"I've lost the youthful naivetyé that leads me to think authorities should be torn down. I see it as an on-going negotiation." Norweaygian- born Gardar Eide Einarsson who is now based in Tokyo, knows first-hand how different societies deal with authority.
Einarsson grew up in grew up in Norway in the 1970s and 80s, a time more focused on the utopias of community, and in which conflict was discussed less than it is today. He later moved to New York City, drawn to rebellious cultures as he always was. His work explores authority and the way it asserts itself through images: ""I'm attracted to images that have a falseness to them that reveals that the images are not 100 per cent believable," he says.
In this video Einarsson presents an installation from 2016 consisting of found objects: blue lights from Tokyo's Yamanote train line in Japan. The lights were installed at the train line to reduce the number of suicides as they are supposed to have a positive, comforting effect. Read more about this specific work here: nextcity.org/daily/entry/how-blue-lights-on-train-platforms-combat-tokyos-suicide-epidemic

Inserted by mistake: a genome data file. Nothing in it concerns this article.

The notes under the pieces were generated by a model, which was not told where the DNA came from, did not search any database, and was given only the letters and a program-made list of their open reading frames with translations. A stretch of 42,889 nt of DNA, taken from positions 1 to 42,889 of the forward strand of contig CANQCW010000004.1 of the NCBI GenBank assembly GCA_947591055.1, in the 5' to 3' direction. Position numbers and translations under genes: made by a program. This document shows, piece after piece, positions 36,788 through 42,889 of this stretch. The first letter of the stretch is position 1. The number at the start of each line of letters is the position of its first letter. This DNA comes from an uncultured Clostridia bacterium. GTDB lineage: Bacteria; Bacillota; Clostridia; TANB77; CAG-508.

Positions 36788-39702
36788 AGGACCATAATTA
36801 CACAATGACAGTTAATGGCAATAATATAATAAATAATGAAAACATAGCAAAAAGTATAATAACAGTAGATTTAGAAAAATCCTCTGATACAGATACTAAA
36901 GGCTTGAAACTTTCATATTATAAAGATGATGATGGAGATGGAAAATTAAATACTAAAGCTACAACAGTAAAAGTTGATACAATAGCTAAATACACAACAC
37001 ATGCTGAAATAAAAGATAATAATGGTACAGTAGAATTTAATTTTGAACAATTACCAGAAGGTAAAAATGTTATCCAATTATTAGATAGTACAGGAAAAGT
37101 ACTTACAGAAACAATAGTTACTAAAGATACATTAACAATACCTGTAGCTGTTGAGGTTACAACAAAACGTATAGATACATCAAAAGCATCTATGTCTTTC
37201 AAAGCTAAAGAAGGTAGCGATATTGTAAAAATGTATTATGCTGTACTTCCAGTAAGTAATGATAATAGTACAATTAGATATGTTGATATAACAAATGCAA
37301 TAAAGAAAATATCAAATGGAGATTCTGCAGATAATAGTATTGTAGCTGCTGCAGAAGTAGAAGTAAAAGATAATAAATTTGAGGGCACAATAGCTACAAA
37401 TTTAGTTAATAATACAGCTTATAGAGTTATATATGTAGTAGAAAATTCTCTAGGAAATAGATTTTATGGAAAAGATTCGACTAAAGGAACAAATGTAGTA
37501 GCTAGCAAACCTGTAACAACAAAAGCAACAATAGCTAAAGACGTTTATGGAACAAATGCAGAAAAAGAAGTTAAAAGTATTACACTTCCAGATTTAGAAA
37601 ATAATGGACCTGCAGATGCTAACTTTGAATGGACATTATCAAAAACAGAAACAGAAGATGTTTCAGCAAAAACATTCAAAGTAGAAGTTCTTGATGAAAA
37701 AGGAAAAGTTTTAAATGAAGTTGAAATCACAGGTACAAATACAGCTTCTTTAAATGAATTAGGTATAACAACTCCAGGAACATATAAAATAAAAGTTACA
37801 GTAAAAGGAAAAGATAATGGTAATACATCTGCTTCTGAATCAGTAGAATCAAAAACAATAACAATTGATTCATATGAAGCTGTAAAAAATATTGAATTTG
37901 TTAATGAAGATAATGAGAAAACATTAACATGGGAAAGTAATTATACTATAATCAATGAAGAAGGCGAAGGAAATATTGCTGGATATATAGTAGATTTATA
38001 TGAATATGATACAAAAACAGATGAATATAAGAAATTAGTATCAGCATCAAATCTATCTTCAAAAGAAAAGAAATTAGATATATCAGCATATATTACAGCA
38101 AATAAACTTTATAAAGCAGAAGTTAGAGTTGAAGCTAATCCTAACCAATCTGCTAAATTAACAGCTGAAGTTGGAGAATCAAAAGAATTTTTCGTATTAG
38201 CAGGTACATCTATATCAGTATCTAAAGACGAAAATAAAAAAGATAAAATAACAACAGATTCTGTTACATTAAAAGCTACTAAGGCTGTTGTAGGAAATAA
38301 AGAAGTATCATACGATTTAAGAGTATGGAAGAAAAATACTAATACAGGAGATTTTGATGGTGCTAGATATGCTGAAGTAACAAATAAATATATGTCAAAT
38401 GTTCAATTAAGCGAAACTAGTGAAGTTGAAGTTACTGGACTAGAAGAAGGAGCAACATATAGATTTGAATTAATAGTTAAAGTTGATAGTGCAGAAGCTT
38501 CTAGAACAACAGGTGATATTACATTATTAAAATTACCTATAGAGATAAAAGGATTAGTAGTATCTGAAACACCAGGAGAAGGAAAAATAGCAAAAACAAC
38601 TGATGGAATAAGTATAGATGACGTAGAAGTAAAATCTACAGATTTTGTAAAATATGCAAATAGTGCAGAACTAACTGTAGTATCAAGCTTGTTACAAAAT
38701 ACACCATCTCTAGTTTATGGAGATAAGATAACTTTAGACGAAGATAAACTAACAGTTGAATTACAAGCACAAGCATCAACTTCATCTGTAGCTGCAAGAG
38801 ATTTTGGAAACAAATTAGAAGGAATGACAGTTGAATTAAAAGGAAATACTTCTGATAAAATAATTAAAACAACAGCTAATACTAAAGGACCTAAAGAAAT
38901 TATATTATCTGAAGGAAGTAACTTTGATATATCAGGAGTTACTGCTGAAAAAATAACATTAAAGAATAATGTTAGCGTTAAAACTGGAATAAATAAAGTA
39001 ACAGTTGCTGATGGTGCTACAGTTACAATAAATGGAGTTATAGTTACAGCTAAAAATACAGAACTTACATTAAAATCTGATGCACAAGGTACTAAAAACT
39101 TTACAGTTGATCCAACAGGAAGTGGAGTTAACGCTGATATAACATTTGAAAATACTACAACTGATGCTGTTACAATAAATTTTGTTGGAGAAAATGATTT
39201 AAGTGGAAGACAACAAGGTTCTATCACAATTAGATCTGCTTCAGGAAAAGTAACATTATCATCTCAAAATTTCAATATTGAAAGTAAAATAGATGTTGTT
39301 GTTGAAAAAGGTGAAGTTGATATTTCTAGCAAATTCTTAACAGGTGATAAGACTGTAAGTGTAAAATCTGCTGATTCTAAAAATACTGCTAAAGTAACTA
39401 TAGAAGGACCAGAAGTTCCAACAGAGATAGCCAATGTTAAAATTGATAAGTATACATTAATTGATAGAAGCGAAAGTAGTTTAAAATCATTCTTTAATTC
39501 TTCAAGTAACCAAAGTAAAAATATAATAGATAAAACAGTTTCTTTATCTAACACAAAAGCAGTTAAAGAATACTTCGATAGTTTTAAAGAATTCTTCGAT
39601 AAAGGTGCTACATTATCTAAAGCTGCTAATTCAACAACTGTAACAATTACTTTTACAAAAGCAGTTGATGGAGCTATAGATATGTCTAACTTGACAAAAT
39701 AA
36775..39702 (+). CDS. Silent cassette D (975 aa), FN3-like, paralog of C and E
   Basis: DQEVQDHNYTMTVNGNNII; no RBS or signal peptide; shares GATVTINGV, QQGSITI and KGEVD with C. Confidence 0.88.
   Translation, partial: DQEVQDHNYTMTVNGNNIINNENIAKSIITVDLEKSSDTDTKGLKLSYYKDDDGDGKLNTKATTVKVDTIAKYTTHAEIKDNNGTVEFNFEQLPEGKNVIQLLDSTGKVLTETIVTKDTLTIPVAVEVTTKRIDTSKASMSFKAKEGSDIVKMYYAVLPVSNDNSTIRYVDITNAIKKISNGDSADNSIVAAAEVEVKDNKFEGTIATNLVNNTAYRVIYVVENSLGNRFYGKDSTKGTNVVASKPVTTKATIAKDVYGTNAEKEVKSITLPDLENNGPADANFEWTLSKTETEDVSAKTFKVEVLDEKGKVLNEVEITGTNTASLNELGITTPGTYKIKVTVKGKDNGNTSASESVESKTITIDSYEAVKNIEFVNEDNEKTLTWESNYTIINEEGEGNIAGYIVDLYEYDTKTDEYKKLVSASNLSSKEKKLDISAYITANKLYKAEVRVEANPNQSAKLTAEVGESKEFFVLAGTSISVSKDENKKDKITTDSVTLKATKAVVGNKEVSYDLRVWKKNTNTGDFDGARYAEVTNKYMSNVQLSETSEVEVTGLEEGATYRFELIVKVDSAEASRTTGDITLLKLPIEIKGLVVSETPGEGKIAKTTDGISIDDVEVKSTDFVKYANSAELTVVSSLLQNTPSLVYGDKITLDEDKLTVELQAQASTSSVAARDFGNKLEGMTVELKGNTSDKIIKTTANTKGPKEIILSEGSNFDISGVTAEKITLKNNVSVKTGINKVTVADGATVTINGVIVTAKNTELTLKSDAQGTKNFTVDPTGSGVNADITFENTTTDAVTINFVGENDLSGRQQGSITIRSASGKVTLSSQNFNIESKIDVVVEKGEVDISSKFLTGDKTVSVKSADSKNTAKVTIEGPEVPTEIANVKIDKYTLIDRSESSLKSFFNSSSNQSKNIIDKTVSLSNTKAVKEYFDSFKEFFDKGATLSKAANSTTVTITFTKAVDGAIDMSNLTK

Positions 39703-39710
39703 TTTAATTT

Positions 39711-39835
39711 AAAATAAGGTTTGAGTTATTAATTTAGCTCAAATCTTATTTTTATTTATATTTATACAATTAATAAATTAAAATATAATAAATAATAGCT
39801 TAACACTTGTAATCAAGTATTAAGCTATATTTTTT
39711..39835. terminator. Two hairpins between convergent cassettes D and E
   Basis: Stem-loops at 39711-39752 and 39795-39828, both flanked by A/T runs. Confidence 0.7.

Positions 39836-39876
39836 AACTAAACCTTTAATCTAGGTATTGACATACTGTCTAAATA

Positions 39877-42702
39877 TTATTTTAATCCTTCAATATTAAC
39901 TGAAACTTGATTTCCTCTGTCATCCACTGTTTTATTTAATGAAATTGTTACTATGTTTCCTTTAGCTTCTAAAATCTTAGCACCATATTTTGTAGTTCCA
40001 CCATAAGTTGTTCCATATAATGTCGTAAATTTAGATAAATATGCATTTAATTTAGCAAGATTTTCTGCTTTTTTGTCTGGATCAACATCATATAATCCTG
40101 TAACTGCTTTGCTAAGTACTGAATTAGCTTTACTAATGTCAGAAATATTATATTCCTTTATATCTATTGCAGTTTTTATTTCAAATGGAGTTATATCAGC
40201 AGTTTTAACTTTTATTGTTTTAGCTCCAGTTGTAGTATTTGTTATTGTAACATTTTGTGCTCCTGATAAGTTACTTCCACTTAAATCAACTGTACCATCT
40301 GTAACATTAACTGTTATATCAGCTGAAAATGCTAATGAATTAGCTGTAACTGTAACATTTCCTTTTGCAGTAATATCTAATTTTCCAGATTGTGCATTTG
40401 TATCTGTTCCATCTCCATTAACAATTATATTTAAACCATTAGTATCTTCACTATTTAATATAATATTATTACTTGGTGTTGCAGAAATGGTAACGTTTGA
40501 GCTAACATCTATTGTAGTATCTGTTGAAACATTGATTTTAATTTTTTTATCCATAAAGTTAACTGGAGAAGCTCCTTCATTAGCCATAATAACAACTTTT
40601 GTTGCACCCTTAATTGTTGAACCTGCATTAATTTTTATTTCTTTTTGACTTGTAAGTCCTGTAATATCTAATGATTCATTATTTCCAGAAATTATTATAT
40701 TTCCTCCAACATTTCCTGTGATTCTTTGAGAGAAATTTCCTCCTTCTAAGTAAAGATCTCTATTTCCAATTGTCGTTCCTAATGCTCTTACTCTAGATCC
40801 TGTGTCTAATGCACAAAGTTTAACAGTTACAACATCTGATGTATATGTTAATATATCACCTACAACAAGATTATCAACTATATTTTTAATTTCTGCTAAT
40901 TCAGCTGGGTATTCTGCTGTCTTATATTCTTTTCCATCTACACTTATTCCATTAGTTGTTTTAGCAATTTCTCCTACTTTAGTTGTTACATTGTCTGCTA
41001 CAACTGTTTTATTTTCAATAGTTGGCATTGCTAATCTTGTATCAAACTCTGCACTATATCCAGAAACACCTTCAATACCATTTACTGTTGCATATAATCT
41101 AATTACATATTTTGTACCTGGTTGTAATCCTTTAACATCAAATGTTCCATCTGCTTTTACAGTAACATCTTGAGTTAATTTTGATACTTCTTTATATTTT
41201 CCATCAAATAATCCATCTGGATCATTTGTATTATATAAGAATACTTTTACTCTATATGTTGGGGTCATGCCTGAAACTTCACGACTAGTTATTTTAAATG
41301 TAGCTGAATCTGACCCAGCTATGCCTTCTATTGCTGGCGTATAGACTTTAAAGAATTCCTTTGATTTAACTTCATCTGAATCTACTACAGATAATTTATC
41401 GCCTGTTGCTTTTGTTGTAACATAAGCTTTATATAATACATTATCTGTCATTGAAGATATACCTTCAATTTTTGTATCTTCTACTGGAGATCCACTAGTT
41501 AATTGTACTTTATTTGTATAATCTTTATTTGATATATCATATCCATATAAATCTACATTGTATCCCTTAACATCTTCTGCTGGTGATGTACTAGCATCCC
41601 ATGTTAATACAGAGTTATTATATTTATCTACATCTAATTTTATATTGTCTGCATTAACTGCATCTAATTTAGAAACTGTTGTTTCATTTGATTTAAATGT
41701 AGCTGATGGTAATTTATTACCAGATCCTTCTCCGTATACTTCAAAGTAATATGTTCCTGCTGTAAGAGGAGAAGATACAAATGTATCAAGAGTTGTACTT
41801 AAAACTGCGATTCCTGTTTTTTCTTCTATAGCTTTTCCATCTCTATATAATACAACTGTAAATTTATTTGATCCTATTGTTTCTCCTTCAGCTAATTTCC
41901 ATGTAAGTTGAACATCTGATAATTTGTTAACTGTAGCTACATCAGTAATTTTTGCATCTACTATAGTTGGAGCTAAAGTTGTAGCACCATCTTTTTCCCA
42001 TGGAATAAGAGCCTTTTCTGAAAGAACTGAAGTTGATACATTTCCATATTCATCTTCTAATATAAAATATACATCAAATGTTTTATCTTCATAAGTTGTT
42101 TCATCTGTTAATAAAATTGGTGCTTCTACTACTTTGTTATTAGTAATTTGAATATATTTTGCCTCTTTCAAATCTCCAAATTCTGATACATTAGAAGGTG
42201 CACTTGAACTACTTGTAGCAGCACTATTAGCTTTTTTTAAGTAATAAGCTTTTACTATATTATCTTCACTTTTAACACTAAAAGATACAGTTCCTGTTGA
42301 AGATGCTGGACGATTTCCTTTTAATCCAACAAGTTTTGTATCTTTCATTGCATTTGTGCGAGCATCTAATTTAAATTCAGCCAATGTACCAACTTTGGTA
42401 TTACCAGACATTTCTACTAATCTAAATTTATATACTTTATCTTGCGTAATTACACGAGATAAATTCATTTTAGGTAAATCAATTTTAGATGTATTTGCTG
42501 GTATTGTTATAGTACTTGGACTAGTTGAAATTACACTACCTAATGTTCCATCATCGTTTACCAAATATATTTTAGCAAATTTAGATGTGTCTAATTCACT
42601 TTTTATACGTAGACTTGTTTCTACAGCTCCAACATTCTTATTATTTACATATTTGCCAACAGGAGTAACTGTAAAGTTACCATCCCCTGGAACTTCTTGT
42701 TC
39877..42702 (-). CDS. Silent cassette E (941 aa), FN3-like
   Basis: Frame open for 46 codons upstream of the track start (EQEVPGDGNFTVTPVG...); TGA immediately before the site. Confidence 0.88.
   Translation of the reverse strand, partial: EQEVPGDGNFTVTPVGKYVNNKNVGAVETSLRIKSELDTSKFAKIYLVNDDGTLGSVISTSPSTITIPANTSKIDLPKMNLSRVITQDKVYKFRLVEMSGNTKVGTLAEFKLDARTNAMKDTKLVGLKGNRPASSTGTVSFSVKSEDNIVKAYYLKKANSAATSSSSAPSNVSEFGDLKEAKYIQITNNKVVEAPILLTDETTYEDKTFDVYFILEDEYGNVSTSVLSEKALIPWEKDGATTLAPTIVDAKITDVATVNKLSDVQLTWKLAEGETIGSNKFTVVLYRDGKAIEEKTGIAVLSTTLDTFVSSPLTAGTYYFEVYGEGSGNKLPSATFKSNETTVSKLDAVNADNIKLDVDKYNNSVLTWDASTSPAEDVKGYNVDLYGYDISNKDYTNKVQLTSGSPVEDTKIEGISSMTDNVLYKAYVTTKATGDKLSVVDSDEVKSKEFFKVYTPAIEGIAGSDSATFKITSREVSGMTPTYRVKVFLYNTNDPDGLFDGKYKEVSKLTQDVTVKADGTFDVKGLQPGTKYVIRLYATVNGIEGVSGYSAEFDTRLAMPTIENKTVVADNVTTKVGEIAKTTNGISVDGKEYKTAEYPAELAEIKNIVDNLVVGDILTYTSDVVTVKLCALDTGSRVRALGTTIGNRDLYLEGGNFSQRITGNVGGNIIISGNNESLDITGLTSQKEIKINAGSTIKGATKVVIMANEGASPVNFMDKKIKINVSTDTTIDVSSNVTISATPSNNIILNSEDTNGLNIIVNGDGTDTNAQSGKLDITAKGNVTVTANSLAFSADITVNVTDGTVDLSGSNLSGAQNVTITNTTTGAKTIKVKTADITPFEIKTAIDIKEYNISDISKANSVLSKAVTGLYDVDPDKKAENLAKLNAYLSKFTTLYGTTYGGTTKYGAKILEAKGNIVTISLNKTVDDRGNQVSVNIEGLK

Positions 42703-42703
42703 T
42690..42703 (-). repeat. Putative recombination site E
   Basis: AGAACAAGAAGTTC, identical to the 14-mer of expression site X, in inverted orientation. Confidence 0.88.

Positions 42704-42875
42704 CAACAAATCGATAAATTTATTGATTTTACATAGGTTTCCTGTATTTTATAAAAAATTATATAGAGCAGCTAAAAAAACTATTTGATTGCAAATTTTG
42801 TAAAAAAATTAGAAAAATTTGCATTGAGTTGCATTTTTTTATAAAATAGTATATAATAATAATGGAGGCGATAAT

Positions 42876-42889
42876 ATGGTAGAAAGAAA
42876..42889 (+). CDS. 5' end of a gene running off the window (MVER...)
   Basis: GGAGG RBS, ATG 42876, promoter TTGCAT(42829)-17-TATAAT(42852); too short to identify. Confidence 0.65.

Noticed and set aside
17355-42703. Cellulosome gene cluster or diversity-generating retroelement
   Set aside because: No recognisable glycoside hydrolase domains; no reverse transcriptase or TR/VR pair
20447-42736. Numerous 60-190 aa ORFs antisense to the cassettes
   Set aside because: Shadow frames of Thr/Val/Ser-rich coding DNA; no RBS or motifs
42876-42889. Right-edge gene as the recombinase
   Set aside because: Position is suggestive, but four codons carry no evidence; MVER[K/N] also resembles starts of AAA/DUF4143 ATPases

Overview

The title of the Einarsson's installation - 'Distinct Functional Layers Help Establish Hierarchy and Order' - is taken from Apple's presentation of a new operating system (iOS7).
Gardar Eide Einarsson (b. 1976) is a Norwegian artist working in installation, printmaking, painting and sculpture. His work explores forms of social transgression and images for political subversion. His work has been shown worldwide and is held in the collections of the Astrup Fearnley Museum of Modern Art, Oslo, Norway, Moderna Museet, Stockholm, Sweden, LACMA, Los Angeles and MoMA, New York, USA.
Gardar Eide Einarsson was interviewed by Christian Lund at Nils Stærk Gallery in Copenhagen in February 2016.
Camera: Simon Weyhe
Edited by: Klaus Elmer
Produced by: Christian Lund
Copyright: Louisiana Channel, Louisiana Museum of Modern Art, 2016
Supported by Nordea-fonden